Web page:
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oil spill

an accidental release of oil into a body of water, as from a tanker, offshore drilling rig, or underwater pipeline, often presenting a hazard to marine life and the environment.
1965-70 Unabridged
Based on the Random House Dictionary, © Random House, Inc. 2015.
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Examples from the web for oil spill
  • Science isn't going to cure cancer by next week or clean up the gulf oil spill overnight.
  • At this time there is no effective plan if a catastrophe such as a ship collision or oil spill occurs.
  • All proceeds from the sales of this book will be donated to help support oil spill-related relief efforts.
  • The recession and now the oil spill mean money is scarce for both students and colleges.
  • Shrimpers are not sure what to expect in terms of the oil spill's effects on the product-or on demand.
  • Unfortunately the size of this oil spill makes is fairly difficult to see how effective any of these efforts are doing.
  • Best news of all: the oil spill is plugged and no hurricane ever went across the slick while the oil was still flowing.
  • The severity of the impact of an oil spill depends on a variety of factors, including characteristics of the oil itself.
  • The impact of the oil spill may affect students and adults in different ways.
Encyclopedia Article for oil spill

leakage of petroleum onto the surface of a large body of water. Oceanic oil spills became a major environmental problem in the 1960s, chiefly as a result of intensified petroleum exploration on the continental shelf and the use of supertankers capable of transporting more than 450,000 metric tons (500,000 tons) of oil. Thousands of minor and several major oil spills related to well discharges and tanker operations are reported each year, with the total quantity of oil released annually into the world's oceans exceeding 1,000,000 tons (907,000 metric tons). The costs of such accidental oil spills are considerable in both economic and ecological terms. Oil on ocean surfaces is harmful to many forms of aquatic life because it prevents sufficient amounts of sunlight from penetrating and also reduces the level of dissolved oxygen. Moreover, crude oil renders feathers and gills ineffective, so that birds and fish may die from direct contact with the oil itself. Accidents to supertankers and to underwater wells and pipelines may be the cause of major oil spills, but the unintentional or negligent release of used gasoline solvents and crankcase lubricants by industries and individuals greatly aggravates the overall environmental problem. Combined with natural seepage from the ocean floor, these sources add oil to the world's waterways at the rate of from 3,900,000 to 6,600,000 tons (3,500,000 to 6,000,000 metric tons) a year.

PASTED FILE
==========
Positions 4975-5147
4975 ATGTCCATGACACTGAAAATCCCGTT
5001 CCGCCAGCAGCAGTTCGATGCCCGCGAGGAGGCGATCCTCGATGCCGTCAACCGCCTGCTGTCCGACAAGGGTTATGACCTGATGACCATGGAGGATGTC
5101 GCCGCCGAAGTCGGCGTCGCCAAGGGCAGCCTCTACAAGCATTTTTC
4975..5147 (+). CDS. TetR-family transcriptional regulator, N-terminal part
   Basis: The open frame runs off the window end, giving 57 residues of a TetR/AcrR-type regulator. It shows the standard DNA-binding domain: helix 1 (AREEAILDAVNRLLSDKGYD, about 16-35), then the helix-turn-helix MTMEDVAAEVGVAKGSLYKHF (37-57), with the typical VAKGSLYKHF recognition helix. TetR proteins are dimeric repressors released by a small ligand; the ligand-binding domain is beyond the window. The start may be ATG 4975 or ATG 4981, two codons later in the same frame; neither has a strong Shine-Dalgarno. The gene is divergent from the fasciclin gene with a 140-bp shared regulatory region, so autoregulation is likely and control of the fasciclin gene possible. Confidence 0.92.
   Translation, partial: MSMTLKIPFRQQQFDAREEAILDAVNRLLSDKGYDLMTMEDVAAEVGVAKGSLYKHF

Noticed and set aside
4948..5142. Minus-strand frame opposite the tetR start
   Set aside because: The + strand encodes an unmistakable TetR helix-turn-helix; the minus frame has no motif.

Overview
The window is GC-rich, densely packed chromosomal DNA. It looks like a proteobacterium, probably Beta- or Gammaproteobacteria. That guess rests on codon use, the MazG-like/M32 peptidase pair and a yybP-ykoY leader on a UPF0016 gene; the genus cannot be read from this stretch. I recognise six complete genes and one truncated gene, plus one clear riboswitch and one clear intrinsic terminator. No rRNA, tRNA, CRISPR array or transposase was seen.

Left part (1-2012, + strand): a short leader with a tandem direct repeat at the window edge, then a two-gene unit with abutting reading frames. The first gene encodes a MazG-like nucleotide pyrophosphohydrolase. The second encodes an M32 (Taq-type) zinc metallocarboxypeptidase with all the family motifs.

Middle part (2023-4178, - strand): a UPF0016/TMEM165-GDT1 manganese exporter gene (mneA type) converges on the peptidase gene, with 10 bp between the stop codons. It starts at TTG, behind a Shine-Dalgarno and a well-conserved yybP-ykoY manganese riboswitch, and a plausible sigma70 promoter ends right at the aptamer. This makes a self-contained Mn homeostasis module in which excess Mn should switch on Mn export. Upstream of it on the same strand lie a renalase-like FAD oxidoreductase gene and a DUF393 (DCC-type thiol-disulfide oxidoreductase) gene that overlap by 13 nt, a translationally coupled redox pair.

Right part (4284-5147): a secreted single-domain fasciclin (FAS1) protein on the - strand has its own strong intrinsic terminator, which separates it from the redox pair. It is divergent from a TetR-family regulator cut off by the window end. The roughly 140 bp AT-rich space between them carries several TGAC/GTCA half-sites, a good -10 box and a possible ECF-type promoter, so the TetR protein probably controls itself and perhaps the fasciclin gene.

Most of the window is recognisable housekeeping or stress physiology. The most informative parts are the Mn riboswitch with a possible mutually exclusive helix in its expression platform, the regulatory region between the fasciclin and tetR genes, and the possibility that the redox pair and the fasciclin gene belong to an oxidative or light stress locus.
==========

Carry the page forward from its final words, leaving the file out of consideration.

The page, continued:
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Encyclopedia Britannica, 2008. Encyclopedia Britannica Online.
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